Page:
In the Union Budget for 2009-2010, the Finance Minister announced that GST would be in effect from April 1, 2010 in India. However , at the end of January, Asim Dasgupta, Chairman of the Empowered Committee of State Finance Ministers made a statement that GST implementation in India would be deferred.

Goods and Service Tax (Goods and Service Tax) is a tax on goods and services, which is leviable at each point of sale or provision of service, in which at the time of sale of goods or providing the services the seller or service provider can claim the input credit of tax which he has paid while purchasing the goods or procuring the service. The sellers or service providers collect the tax from their customer, who may or may not be the ultimate customer, and before depositing the same to the exchequer, they deduct the tax they have already paid. This is simply very similar to VAT which is at present applicable in most of the states and can be termed as National level VAT on Goods and Services with only one difference that in this system not only goods but also services are involved and the rate of tax on goods and services are generally the same.

Working of GST:

The dealers registered under GST (Manufacturers, Wholesalers and Retailers and Service Providers) are required to charge GST at the specified rate of tax on goods and services that they supply to customers. The GST payable is included in the price paid by the recipient of the goods and services. The supplier must deposit this amount of GST with the Government. If the recipient of goods or services is a registered dealer , he will normally be able to claim a credit for the amount of GST he has paid, provided he holds a proper tax invoice. This "input tax credit" is setoff against any GST (Out Put), which the dealer charges on goods and services, which he supplies, to his customers.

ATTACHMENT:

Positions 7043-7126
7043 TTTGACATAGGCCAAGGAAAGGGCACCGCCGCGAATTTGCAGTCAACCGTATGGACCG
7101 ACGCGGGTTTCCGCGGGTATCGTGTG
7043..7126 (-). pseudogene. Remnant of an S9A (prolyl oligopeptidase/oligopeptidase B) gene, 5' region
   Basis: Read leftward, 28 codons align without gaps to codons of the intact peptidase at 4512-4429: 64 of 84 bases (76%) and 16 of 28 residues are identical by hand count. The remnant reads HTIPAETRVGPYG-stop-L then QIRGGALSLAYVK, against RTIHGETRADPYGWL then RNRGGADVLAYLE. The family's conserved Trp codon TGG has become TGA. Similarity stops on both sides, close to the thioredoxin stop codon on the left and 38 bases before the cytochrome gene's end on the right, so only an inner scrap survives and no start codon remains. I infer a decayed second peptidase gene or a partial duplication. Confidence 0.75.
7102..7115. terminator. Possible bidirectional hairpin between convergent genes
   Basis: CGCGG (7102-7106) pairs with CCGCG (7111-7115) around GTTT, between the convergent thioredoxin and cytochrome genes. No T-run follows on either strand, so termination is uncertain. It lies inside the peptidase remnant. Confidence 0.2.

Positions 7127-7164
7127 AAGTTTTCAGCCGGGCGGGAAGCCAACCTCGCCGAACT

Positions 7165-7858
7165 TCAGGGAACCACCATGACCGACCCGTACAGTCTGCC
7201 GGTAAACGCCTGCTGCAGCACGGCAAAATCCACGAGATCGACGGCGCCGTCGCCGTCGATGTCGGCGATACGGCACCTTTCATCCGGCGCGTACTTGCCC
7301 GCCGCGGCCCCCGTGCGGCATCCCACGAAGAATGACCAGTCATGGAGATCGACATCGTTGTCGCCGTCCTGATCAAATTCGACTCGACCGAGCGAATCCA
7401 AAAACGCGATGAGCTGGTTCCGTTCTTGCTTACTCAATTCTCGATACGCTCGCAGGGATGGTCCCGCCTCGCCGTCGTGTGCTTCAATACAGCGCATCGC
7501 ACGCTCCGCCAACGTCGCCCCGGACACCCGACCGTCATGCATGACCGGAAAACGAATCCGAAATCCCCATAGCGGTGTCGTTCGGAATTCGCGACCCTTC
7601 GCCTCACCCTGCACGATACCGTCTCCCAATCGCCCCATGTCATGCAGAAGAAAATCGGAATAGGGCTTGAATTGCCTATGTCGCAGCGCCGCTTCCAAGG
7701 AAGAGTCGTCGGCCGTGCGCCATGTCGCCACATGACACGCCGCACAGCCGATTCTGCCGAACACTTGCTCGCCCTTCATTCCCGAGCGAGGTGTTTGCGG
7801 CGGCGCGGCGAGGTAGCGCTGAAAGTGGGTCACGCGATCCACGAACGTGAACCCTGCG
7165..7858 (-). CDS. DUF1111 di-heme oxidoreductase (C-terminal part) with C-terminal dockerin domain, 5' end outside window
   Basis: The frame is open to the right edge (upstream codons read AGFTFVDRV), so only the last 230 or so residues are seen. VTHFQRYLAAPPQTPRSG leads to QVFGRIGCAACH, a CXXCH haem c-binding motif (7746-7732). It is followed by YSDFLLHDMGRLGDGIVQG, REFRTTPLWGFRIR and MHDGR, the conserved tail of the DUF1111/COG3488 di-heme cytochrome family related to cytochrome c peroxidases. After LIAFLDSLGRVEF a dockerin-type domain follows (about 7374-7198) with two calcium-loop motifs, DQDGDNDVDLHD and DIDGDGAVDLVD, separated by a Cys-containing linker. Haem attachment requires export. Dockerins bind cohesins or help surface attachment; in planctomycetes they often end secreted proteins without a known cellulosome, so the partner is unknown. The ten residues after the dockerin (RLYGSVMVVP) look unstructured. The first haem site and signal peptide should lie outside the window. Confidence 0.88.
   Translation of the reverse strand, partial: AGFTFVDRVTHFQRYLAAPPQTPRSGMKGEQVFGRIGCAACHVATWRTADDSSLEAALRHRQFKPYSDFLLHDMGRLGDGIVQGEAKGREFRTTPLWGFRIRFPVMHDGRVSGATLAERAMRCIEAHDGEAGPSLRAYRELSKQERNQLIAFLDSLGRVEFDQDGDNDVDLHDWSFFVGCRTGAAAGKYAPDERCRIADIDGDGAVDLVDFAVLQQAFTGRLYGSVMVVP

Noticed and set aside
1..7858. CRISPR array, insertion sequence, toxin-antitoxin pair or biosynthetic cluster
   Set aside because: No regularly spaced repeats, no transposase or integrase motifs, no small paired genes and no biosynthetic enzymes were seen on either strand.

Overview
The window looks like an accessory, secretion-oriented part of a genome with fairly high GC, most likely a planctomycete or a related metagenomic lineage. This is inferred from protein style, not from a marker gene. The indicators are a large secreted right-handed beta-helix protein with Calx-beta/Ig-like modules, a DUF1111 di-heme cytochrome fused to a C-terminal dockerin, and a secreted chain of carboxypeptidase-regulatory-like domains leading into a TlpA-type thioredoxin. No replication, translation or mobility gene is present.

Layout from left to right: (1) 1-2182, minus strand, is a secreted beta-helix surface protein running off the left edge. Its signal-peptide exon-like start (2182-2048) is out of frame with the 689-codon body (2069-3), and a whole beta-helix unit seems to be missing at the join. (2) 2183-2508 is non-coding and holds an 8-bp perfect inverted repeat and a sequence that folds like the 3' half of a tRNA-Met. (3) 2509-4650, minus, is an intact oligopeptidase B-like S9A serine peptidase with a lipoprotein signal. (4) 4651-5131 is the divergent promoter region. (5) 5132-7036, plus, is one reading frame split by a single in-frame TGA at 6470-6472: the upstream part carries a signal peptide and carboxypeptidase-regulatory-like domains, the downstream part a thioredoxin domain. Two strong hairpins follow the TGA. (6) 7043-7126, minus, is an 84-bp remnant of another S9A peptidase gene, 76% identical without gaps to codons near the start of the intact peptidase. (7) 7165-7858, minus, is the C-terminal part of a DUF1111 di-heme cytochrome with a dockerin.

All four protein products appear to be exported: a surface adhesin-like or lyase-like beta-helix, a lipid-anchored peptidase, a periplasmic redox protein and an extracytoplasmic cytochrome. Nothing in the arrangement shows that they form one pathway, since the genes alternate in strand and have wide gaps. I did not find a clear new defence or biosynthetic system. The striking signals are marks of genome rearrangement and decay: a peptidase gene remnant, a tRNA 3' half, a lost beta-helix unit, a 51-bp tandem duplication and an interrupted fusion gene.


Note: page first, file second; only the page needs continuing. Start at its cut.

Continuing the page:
The net effect is that dealers charge GST but do not keep it, and pay GST but get a credit for it. This means that they act essentially as collecting agents for the Government. The ultimate burden of the tax falls on the last and final consumer of the goods and services, as this person gets no credit for the GST paid by him to his sellers or service providers.

Benefits expected from GST are:

1. GST provide comprehensive and wider coverage of input credit setoff, you can use service tax credit for the payment of tax on sale of goods etc.
2. Many indirect taxes in state and central level subsumed by GST, You need to pay a single GST instead of all.
3. Uniformity of tax rates across the states
4. By reducing the tax burden the competitiveness of Indian products in international market is expected to increase and there by development of the nation.
5. Prices of goods are expected to reduce in the long run as the benefits of less tax burden would be passed on to the consumer.

The following are the points of distinction between the Empowered Committee of the State Finance Ministers and the Report of the Thirteenth Finance Commission Task Force on GST are as follows. However to introduce the GST successfully in India, the Centre and State Governments must reach a consensus on the structure of GST

* RATE OF TAX: According to the Empowered Committee, there should be multiple SGST rates for goods. Standard rate i.e 7% - 8% and lower rate i.e 4%-5%. Single rate for services( both for CGST and SGST. On the other hand, single rate of GST for all goods and services i.e 5% for CGST and 7%for SGST is put forward by Thirteenth Finance Commission.

* THRESHOLD LEVEL: According to the Empowered Committee, multiple thresholds for SGST to be Rs 1 million and proposed threshold for CGST to be Rs 15 million. On the other hand, uniform threshold i.e. Rs 1 million for both CGST and SGST is put forward by Thirteenth Finance Commission.

* TAXES TO BE SUBSUMED: According to the Empowered Committee, subsume most of the transaction based levies but may exclude octroi, purchase tax on food grains, electricity cess, stamp duties . On the other hand, subsume purchase tax, stamp duty ,electricity duty is put forward by Thirteenth Finance Commission.

* ECONOMY COVERAGE: According to the Empowered Committee, Alcoholic products and Petroleum Products to be kept out of GST. Tobacco products to be subject to GST with input tax credit. On the other hand, Alcohol , emission fuels and tobacco to be subject to dual levy of GST and excise without any credit of the excise component. Also comprehensive taxation adopted for real estate and financial services is put forward by Thirteenth Finance Commission.